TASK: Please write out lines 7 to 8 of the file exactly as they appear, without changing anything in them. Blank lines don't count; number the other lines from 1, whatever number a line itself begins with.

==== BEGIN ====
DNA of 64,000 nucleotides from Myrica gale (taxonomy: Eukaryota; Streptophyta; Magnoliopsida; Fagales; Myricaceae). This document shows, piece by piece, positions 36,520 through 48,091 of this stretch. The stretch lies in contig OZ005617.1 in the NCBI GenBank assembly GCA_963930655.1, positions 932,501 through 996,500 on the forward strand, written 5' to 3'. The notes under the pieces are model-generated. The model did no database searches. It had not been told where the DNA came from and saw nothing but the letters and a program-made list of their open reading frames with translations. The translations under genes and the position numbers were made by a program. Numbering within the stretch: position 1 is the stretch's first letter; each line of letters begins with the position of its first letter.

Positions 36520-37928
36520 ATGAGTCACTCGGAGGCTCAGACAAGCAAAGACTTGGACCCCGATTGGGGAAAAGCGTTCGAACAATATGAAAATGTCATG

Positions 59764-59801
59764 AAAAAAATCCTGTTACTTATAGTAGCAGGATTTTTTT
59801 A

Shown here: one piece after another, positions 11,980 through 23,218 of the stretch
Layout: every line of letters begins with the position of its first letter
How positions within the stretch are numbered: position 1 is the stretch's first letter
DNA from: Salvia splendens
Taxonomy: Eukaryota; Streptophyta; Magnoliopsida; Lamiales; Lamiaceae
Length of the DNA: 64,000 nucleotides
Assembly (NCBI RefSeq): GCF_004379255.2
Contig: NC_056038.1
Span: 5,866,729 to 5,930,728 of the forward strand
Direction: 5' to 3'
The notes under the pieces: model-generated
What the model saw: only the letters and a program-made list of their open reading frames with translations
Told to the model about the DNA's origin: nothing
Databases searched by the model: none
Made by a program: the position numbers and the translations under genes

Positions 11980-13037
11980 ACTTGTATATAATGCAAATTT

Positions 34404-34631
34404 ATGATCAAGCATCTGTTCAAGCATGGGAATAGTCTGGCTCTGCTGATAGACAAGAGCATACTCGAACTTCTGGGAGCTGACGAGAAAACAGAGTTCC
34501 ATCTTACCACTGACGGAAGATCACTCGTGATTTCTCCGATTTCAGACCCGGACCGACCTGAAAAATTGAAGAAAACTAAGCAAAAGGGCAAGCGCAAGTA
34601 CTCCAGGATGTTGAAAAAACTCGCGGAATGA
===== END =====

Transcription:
Shown here: one piece after another, positions 11,980 through 23,218 of the stretch
Layout: every line of letters begins with the position of its first letter